Rules of the Game 

[collaborative project]
Participants: Will Nicholls, Yannik Eilers and Billy Leach 
2020




Part 1


Live from Vienna


Billy Leach - a student of Composition at Trinity Laban Conservatoire of Music and Dance and my frequent collaborator - was commissioned to compose 12 minutes of sound by sampling the first three minutes of a Miles Davis performance in 1973, the moments before he takes to the stage. Eerily, this composition appears to have foretold the implementation of simulated spectators in the broadcasting of crowdless football matches reemerging as world wide lockdown legislations lift.







Part 2

Sports day (previously unnamed)


Yannik Eilers, Billy Leach and I communicated via email during Rules of the Game. These discussions are now in the form of a book. The names, initials, personal details and links have been occluded. It reads like a script, and should act as an unusable template for future collaborations.


[Read here]




Part 3


Rules of the Game


I sent Yannik Eilers the proposal for Rules of the Game (title not stated) on 30.04.20. It outlined that he would receive six instructions every five days. The first instruction was to make a set, with the added information 'Set has the most alternative definitions in the English language' and 'Subsequent Things will be viewed in this set'. The proposal stated that he must record two minutes of video of the empty set. The next five instructions were illustrations with no accompanying text. Once he had completed the construction of each thing, he recorded two minutes of the things being installed and removed from the set. Yannik Eilers made and recorded a set and five things in the film in his studio in Brighton, using materials he had available to him at the time the UK government enforced a nationwide lockdown.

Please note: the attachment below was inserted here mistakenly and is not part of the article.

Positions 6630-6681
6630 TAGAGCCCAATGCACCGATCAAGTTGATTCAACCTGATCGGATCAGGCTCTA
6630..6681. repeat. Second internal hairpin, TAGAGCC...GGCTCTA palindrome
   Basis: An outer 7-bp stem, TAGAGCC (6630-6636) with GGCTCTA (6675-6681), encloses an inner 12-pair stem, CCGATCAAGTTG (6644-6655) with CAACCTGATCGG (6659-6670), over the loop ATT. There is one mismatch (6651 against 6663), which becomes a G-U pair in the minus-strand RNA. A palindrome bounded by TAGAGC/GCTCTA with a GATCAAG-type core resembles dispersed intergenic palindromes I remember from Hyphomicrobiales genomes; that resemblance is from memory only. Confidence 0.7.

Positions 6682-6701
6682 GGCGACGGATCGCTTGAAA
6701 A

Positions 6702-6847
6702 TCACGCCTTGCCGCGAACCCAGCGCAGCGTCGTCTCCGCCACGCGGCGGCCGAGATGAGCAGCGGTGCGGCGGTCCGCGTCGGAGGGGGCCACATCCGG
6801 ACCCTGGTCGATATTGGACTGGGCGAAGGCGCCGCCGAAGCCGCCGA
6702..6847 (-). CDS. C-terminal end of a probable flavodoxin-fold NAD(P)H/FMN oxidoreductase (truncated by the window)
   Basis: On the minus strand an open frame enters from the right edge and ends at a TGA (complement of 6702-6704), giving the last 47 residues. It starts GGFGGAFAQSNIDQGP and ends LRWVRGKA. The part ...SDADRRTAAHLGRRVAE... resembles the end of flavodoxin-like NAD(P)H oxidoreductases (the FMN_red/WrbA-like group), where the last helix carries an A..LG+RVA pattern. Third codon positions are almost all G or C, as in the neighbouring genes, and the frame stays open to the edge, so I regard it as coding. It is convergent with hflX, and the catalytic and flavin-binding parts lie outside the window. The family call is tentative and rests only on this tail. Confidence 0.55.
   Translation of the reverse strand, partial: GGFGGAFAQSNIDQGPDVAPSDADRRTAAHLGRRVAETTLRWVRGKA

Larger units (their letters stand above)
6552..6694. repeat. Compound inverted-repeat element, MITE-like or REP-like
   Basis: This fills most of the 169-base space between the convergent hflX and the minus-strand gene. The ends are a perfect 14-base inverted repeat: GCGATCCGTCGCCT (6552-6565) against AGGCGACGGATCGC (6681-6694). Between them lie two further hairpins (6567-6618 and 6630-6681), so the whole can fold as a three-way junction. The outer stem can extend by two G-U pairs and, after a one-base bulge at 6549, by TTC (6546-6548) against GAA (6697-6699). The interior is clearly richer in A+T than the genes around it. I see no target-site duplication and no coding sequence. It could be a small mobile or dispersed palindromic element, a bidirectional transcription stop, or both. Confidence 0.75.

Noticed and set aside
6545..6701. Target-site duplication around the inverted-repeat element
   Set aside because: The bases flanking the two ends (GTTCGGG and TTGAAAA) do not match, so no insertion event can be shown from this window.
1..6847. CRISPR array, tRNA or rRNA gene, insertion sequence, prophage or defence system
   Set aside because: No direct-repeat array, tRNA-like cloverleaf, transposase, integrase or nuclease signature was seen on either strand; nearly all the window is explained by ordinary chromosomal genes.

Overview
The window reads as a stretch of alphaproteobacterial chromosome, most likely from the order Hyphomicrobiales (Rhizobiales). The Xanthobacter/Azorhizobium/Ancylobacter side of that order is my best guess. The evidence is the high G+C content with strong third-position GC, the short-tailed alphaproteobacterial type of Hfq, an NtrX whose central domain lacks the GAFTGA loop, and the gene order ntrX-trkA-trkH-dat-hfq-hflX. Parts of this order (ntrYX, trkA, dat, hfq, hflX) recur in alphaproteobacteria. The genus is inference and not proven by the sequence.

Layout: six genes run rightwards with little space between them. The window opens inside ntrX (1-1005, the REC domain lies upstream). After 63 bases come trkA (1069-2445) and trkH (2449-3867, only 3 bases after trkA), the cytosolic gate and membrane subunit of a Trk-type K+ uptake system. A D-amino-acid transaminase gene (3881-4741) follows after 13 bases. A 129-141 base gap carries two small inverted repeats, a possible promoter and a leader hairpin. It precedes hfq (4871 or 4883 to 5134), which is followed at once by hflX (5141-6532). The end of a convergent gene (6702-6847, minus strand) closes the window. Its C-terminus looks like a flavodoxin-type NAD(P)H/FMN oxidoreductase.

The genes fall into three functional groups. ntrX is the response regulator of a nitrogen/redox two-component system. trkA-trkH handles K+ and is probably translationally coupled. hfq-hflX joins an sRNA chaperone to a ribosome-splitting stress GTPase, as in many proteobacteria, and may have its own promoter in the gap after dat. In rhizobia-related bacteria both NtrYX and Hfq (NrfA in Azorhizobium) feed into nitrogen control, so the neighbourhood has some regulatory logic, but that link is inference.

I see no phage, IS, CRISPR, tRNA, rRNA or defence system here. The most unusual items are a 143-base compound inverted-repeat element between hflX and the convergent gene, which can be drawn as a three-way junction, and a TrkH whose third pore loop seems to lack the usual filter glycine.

The illustrations were taken from a book called Rules of the Game (1974), "the authoritative digest of the official laws and rules of the major sports of the world".


My interpretations of a set and the five things were made using the same instructions to the same time constraints as Yannik Eilers. Without access to a studio, I worked in my London home using what was in my garden shed.

Our two minute videos of a set and the five things run side-by-side in the film. Yannik Eilers’ videos are on the right-hand side screen and my videos are on the left-hand side screen. The first sequence is of an empty set. The next five sequences show us installing and removing the things in a set. Yannik Eilers only saw what I had made once the project was over. He was paid for his involvement. This information is not stated explicitly in the film.







Will Nicholls, Chelsea BAFA 2020